Updating Canadians on supplies and support for shelters
The last few weeks have been hard in different ways for everyone.
You’re worried about your job or your business.
You’re concerned about your health, or the health of an elderly parent.
No matter what this has meant for you, I know you’re looking for answers.
Knowing where we are now, and where we might be in the coming weeks and months, is how we can all figure out our response.
For you, that could be planning on how to make sure the kids keep learning even though they’re at home.
For our government, the numbers and data compiled by our experts are critical to understanding the scope of this pandemic and informing the decisions we make to keep you safe.
And we’ve made sure you can access the most reliable, accurate information available to us at Canada.ca/coronavirus.
We’re going to keep releasing up-to-date data on a daily basis and using it to inform our decisions.
And we’ll continue working with the provinces and territories on getting new information to have a complete, national picture that we’ll share with you.
Regardless of the varying models or predictions, one thing is consistently clear.
The measures that have been put in place by all orders of government, from closing schools to staying home, are saving lives.
But this will only keep working if everyone continues to do their part.
If everyone takes their duty – to nurses and doctors, to the elderly, and to the vulnerable – seriously.
As seriously as if it were the life of their parent or their child on the line.
Because it is.
The cashier at the store is someone’s brother.
The paramedic saving lives is someone’s wife.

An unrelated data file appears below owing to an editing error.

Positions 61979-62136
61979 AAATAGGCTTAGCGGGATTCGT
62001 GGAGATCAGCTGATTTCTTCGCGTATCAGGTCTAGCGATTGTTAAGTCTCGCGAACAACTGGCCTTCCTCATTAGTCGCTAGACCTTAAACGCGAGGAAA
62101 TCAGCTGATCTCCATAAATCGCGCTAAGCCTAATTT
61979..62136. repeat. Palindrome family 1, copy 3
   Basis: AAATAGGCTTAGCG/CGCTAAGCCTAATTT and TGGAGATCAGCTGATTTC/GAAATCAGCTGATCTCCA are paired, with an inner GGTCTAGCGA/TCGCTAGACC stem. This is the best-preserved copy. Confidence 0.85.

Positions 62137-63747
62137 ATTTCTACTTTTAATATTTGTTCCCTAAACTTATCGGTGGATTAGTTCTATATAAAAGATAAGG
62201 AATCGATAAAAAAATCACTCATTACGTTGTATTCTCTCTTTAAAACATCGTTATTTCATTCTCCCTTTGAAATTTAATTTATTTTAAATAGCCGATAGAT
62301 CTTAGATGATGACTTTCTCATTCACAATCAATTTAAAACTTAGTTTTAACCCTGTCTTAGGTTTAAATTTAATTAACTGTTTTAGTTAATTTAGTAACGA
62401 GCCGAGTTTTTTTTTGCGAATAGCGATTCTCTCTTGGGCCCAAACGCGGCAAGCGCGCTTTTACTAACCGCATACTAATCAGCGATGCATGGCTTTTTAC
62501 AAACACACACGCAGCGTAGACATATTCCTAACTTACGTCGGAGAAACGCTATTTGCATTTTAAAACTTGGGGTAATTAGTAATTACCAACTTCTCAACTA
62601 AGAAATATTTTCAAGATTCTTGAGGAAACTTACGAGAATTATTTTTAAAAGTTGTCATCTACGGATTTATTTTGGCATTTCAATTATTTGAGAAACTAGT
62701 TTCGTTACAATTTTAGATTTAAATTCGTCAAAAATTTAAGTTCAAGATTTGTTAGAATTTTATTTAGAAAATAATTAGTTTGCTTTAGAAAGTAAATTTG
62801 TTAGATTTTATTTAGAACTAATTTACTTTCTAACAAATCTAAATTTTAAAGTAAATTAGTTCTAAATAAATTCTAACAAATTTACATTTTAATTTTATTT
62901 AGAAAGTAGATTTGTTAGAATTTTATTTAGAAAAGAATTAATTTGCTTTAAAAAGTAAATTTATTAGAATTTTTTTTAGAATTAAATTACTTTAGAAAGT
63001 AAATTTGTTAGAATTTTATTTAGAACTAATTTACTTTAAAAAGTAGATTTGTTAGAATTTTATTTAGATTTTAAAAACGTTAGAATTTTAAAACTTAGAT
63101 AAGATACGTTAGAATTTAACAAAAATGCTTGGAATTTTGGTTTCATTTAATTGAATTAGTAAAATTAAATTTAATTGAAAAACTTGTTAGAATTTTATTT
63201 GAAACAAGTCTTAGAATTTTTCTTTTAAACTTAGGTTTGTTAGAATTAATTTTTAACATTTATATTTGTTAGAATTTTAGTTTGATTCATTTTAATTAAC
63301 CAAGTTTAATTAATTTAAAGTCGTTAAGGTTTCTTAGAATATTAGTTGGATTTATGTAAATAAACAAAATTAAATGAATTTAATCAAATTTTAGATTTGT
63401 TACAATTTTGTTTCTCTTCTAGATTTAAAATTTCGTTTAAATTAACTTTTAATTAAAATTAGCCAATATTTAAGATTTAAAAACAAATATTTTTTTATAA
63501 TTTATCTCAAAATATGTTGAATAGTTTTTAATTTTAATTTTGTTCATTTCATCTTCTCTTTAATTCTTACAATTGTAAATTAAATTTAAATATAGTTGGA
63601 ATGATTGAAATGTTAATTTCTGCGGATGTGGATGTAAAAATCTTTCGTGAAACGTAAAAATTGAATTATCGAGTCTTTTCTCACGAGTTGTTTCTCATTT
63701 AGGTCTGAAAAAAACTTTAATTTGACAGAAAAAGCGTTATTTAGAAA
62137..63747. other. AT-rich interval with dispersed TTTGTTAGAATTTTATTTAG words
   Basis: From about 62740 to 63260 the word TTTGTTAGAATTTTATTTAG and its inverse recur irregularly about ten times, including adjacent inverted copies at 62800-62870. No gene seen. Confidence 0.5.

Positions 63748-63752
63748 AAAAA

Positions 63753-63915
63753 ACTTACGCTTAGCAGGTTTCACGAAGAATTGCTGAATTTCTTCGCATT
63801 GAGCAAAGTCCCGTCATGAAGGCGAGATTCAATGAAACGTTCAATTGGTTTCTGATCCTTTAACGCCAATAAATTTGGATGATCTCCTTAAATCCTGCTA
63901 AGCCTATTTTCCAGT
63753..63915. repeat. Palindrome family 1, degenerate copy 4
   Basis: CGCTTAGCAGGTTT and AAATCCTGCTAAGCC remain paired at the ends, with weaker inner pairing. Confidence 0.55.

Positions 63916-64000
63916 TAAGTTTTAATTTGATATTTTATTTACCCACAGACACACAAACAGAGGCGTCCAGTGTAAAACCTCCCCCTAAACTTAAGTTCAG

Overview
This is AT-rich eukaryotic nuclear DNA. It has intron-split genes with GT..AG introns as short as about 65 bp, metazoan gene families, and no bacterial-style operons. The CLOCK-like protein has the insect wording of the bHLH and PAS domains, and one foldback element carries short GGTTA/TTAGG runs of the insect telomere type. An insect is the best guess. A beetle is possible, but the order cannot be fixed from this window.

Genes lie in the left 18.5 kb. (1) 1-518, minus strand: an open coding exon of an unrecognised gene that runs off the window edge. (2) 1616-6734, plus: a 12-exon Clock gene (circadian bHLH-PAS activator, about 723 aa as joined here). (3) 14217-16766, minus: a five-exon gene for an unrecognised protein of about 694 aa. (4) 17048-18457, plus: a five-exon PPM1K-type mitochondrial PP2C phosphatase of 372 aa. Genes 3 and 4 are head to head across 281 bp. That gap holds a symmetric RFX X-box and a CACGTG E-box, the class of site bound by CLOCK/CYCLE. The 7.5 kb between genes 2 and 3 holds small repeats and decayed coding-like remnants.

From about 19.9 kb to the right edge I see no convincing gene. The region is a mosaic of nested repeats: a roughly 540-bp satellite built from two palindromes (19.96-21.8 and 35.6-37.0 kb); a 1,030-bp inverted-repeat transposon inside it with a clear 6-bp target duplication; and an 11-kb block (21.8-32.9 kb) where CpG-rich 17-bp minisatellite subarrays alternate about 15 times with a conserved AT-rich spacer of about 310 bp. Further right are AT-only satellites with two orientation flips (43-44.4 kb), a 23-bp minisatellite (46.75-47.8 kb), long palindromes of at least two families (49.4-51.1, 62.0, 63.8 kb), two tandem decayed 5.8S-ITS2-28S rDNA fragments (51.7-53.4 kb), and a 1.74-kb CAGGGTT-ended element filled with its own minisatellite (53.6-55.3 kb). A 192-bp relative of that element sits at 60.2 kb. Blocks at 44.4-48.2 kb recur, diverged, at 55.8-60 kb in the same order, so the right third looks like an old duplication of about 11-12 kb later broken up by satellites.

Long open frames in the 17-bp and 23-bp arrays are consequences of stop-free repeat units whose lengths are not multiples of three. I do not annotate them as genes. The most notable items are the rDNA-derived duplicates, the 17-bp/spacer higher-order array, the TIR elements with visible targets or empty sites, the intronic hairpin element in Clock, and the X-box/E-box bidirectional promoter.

That’s what’s at stake here.
The lives of the people we love.
The lives of the people our neighbours love.
So do your part.
Wash your hands, stay two metres away from each other.
And above all, stay home.
We’ve been staying home for several weeks now.
That’s what we need to do, in addition to keeping our distance and washing our hands.
In fact, home is where most of us feel the safest right now.
But imagine if you were more afraid to stay home than to face the pandemic.
Unfortunately, that’s the reality for far too many Canadians.
It’s what women who are victims of violence face on a daily basis.
No mother should have to choose between keeping her children in a home where they are in danger, or taking them to a place where they might get sick.
So we have invested $40 million in women’s shelters and centres that help victims of sexual assault.
And $10 million has been set aside for emergency shelters for Indigenous women and children fleeing violence.
This funding will help women’s shelters take all the necessary steps to protect people, not only from violence but also from COVID-19.
To help the homeless, funding for the Reaching Home program has been increased by more than $157 million.
This will allow program officials to buy things like additional beds, or rent new facilities so that people don’t have to sleep too close to one another.
We are sending money to communities that need it, from Vancouver to Saskatoon, to Toronto to Halifax.
It’s not just about giving people a safe place to go to escape violence or to avoid having to sleep on the street.
It’s also about protecting all members of our society from COVID-19—and that includes the most vulnerable.
No one should have to choose between being somewhere they’re unsafe, and risking getting COVID-19.
That’s why we’ve invested $40 million for women’s shelters and sexual assault centres across the country.